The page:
Accessibility is an issue even for our leaders

At Direct Access, our mission is to guide people towards creating an accessible, disability-friendly society through education and action. However, at the same time, we appreciate that creating a just and equal society for disabled people takes time, patience, and money to adapt to the challenges. Over the years, we have guided many businesses, charities, schools, office blocks, museums, and world expositions towards equal access environments that cater to the needs of disabled people. Though many of them were not aware of the issues these facilities presented for disabled people, one thing we can say they do have in common is the knowledge that change was required to begin with – whether for their own financial benefit or simply because it was the right thing to do.

It is for this reason that we are shocked to learn of the BBC’s report that this month’s COP26 summit, a gathering of world leaders on the topic of one of society’s most pressing issues (climate change) was not accessible for Minister Karine Elharrar, who is a wheelchair user. The UK’s Environment Secretary, George Eustice, said the incident was “deeply regrettable” and the government had apologised to Ms. Elharrar – who has muscular dystrophy.

Any great cultural shift in our society is only implemented by people with influence leading by example, not only are we appalled that the conference grounds chosen for the summit did not meet accessibility guidelines, but that the UK’s environment secretary, George Eustice, dared to blame Mrs. Elharrar, telling BBC Radio 4’s Today programme: “What would normally happen in this situation is that Israel would have communicated that they had that particular need for their minister. How can we expect regular business owners and local organisations to take responsibility for their facilities’ lack of accessibility if our own leaders refuse to do the same and jump to blame the person with a disability? To George, we say, the UN’s choice of venue should have had wheelchair access, to begin with.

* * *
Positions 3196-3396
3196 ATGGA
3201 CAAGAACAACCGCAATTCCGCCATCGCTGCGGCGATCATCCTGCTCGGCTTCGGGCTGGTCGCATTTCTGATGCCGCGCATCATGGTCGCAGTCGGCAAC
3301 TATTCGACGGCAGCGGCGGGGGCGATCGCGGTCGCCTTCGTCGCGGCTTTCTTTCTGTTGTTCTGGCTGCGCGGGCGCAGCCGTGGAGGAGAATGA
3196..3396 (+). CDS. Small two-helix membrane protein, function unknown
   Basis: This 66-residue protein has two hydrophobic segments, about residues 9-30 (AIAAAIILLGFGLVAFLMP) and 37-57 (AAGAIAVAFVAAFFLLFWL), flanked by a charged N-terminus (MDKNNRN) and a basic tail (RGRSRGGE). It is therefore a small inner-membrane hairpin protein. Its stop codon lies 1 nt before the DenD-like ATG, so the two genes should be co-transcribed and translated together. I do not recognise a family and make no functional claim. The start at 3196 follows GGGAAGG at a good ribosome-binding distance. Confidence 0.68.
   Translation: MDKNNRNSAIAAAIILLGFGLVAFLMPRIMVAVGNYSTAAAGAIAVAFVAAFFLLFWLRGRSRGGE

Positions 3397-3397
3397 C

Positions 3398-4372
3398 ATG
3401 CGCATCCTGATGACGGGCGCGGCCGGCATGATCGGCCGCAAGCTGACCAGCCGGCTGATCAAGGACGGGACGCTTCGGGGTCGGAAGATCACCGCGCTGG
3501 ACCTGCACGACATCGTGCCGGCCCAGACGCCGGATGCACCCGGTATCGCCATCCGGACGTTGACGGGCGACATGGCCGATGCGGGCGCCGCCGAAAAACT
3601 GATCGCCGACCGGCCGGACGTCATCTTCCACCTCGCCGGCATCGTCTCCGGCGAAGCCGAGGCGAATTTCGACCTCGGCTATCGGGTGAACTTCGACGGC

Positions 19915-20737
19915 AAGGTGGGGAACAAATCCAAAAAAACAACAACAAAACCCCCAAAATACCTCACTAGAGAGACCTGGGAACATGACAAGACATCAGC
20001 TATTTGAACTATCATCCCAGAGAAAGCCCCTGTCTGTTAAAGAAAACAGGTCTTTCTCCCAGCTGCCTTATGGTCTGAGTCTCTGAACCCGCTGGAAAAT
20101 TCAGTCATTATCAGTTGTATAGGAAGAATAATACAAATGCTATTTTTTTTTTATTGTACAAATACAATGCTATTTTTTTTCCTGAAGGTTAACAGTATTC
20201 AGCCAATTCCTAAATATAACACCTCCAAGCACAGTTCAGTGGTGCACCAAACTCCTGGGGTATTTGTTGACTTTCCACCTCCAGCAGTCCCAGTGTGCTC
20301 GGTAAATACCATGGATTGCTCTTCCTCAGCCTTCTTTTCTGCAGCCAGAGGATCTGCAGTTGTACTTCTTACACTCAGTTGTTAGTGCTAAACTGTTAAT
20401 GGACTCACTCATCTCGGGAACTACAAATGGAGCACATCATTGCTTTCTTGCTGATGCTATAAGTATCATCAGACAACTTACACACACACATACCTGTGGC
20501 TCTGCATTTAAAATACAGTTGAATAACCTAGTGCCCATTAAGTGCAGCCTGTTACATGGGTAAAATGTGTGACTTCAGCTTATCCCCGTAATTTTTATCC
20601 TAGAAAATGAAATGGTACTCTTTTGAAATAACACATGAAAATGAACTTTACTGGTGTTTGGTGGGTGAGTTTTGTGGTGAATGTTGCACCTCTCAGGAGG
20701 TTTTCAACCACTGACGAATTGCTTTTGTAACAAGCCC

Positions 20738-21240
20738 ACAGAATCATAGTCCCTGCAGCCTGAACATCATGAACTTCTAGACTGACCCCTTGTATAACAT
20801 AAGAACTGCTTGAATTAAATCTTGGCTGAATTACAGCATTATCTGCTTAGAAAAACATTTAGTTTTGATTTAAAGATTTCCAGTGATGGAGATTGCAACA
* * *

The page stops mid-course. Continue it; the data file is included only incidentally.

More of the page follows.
Our Senior Access Consultant, Tom Morgan, who is himself a wheelchair user comments; “I am sure that many disabled people know exactly how Israeli Minister, Karine Elharrar, felt when she could not attend the COP26 summit on Monday.  I think she used all her considerable diplomatic skills to tweet that it was “sad” the UN “does not provide accessibility to its events”.  Regardless of the size and complexity of an event, it is essential that suitable accessibility arrangements are in place to meet the needs of disabled people. In 2021 disabled people should be confident that they can access and participate fully without having to declare their needs and requirements beforehand.  Don’t place the burden on disabled people to make you aware of their requirements place the emphasis on providing accessibility in the design and management of the built environment.”

Direct Access is a disability-led organisation and as such we are proud to offer advice, audits, and our award-winning access consultancy so that scenarios like these are never allowed to happen. If you wish to boost the accessibility of your organisation’s facility for disabled people, get in touch with us today. 

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